So here’s the thing. Apparently there are a few people out there saying they are tired of women commenting about how good it is to see someone like them represented on Instagram. Like it’s somehow insulting. Interestingly enough, the women I’ve seen complaining are all in their early twenties. Ladies, young ladies, let me tell you a thing or two about why some ladies from a few generations before yours might be writing such words, and mean them as the ultimate compliment. I want to write this because I truly believe you don’t understand the history behind it.
I’m a woman born in 1980. When I was a teenager, Instagram didn’t exist. Hell, the internet didn’t exist. Can you believe I used to have to write papers in a library, where I actually had to go and get books to find references? Shock horror! Well, back in the day without Instagram and the internet, we all got our fashion fixes from the glossy magazines. My mom subscribed me to two monthlies when I turned 13, as a celebration of becoming a teen. I started receiving Glamour and Seventeen and I instantly fell in love with the new world presented. But, there were absolutely no women that looked like me, not a one. It didn’t really bother me that much. I still tried to emulate the styles presented (and more than once walked out of the house looking absolutely ridiculous). But that’s all I got to see. Then came Emme, the plus sized supermodel. She was the first in America, the original, and she was named in People Magazine’s 50 Most Beautiful in 1994. I was 14. For 14 years I had existed on the planet seeing only adverts and magazines featured women that were a size eight and below. I thought this was the norm. I thought I was supposed to look like that, that I had to look like that to work in the world of fashion.
So Emme. She was the first and the last for a while. I don’t remember seeing too much else and I certainly don’t recall a name that was that much more significant in my teenage years. When I was fifteen, I did go to a model scouting and was told of a new agency in New York called Wilhelmina 10/20 that was set up for a “bigger model.” The way the agency reps phrased it sounded humiliating and horrifying as girls next to me were told they could go to any number of agencies. I remember looking at their arms and then looking at my arms and wondering if we were different species. How were my limbs so massive by comparison? But still, I just kept thinking that maybe I would shrink down to that size and it would be ok.
I spent the next 15 years either on a diet or considering a diet. I’ve spoken about this before, so I don’t feel the need to go into detail. But, I did it because I thought that was how you had to look – to be a model, to be successful, to wear nice clothes, to be loved romantically. This was my view of the world. If you could fit into a size 8, nothing could go wrong. That was because every woman I saw, again and again in magazines, that was popular or a success was a size 8. No need to explain how my views came to be.
But then an incredible thing happened in my late twenties. The internet provided an open door to the entire world and the entire world was screaming back with “look at me.” And the “look at me” came in every size, shape, ethnicity and gender. All of the sudden you could see women, all over the place that did look more like you. You could see them experimenting with their clothing and makeup, offering advice on where to shop and sharing how they felt about the fashion world we’d all grown up with. It was a liberating moment.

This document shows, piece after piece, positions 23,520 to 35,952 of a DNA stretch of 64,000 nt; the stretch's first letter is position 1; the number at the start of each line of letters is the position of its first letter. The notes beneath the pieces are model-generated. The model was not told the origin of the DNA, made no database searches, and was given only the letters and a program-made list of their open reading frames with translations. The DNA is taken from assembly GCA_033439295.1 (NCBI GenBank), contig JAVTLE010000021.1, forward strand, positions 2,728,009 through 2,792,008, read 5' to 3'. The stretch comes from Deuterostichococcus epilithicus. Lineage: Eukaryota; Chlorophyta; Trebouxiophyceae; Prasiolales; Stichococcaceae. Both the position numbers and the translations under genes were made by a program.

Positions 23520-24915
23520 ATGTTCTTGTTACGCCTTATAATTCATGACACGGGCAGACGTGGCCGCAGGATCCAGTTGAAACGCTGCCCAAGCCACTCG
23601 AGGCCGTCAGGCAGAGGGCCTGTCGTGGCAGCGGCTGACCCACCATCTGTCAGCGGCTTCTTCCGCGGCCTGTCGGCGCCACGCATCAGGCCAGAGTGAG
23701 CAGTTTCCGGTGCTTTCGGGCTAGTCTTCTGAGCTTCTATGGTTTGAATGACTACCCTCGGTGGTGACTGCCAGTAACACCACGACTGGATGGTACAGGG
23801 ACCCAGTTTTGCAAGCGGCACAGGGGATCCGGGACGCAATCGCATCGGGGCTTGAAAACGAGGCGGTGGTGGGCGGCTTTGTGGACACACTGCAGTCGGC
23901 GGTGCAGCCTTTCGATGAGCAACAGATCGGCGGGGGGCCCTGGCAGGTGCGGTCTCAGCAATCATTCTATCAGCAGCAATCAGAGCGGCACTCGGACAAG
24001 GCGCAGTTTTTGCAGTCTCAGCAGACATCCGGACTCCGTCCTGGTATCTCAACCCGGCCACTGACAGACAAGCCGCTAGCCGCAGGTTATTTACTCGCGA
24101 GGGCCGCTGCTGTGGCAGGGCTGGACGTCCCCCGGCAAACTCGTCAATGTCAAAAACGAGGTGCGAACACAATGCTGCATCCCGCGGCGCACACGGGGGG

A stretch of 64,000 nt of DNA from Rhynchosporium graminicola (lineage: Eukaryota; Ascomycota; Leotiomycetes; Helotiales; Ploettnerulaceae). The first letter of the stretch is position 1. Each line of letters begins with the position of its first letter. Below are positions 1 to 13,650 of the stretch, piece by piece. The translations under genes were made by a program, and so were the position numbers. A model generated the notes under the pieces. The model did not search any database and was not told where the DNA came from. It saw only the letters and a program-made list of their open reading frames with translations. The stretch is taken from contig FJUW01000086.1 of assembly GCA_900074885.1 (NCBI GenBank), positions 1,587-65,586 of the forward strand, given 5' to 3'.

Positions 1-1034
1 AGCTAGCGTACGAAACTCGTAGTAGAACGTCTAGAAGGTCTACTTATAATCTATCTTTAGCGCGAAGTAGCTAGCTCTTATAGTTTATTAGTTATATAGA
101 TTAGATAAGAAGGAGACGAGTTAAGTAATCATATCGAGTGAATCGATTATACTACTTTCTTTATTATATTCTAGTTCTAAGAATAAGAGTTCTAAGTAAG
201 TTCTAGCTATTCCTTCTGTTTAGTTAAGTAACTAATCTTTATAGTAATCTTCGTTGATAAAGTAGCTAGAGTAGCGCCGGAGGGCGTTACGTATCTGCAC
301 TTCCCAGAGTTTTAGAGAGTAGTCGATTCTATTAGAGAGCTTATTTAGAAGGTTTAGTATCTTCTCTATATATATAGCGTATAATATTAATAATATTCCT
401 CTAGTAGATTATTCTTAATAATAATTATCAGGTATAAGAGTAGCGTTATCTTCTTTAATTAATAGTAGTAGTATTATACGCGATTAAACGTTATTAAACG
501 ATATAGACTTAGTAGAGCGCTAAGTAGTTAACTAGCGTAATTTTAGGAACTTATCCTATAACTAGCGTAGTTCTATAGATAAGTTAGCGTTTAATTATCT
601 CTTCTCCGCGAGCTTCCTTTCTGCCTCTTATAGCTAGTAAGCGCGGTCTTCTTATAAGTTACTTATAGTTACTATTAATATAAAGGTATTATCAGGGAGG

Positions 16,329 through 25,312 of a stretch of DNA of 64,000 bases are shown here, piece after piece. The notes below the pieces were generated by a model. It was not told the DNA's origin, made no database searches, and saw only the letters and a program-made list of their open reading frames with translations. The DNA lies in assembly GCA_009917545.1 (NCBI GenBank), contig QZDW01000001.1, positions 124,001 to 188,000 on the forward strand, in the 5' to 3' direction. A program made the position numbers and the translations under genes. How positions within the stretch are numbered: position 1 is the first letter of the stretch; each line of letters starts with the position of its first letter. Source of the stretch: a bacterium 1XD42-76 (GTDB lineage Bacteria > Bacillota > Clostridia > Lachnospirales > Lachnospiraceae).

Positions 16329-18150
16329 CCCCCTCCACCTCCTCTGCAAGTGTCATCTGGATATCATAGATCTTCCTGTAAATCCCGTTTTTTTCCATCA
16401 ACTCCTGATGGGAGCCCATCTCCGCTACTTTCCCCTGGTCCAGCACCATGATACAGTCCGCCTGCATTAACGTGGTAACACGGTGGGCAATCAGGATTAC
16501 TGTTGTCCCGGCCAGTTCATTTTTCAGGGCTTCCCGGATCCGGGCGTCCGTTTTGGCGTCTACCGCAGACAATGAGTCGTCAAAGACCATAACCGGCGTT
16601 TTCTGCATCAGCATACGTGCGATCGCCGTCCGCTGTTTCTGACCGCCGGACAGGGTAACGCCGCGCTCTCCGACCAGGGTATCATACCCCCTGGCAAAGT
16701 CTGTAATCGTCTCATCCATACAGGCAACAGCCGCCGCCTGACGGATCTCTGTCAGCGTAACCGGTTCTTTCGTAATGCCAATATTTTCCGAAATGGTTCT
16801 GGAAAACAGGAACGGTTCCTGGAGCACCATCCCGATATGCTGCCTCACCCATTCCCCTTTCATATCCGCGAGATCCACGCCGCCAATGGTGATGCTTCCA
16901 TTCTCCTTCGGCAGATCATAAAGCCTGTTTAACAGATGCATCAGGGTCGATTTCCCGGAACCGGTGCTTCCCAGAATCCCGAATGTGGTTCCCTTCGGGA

I can fully understand that if you’ve grown up in the world as it is today, you might get annoyed at people shouting out at you for presenting an image of “a real woman” or “someone just like them,” but you need to take this as a compliment, please. What we are saying is that we are oh so thankful things have changed. We’re grateful that we don’t have to rely on glossy magazines (who are still lightyears behind on featuring curves… which are still just highlighted as “special features”), but can get our fashion fix, seen on similar body types, on social media right here and right now.
Be thankful this is all you know. Be thankful we live in a world where a woman that is beautiful, successful and truly charming, can also be a size 26 and feature on the cover of Cosmopolitan (thank you Farrah Storr for Tess Holliday). Count yourself lucky that no matter what your size, we are living in a world that is working on acceptance and inclusivity. Both retailers and magazines are, admittedly, working hard to keep up with the changing pace of consumers. But, at least they’re trying. It’s in the works.
So, next time someone comments “I’m so glad to see someone like me,” maybe say thank you. Maybe say, “I’m sorry it’s taken this long for you to find me, but I’m glad you’re here.” That’s what I think, and try to say, every time a reader says that to me. And 90% of the reason I’m still around at all is because my heart absolutely soars every time I read a message that says “thank you, you give me body confidence.”
I don’t feel the need to talk about size often, so you gotta know this one is near and dear to my heart. And for those of you that wonder why I don’t talk about size, being someone that is absolutely all about body confidence…. well, it’s because I don’t want to shine a light on me being different. I just want to stand out for my style, just the way it is. There doesn’t need to be any more said, unless someone reaches out and needs to hear it.
And I’ll end it here. Just be thankful…. times, they are a’changing. And I, for one, couldn’t be more grateful.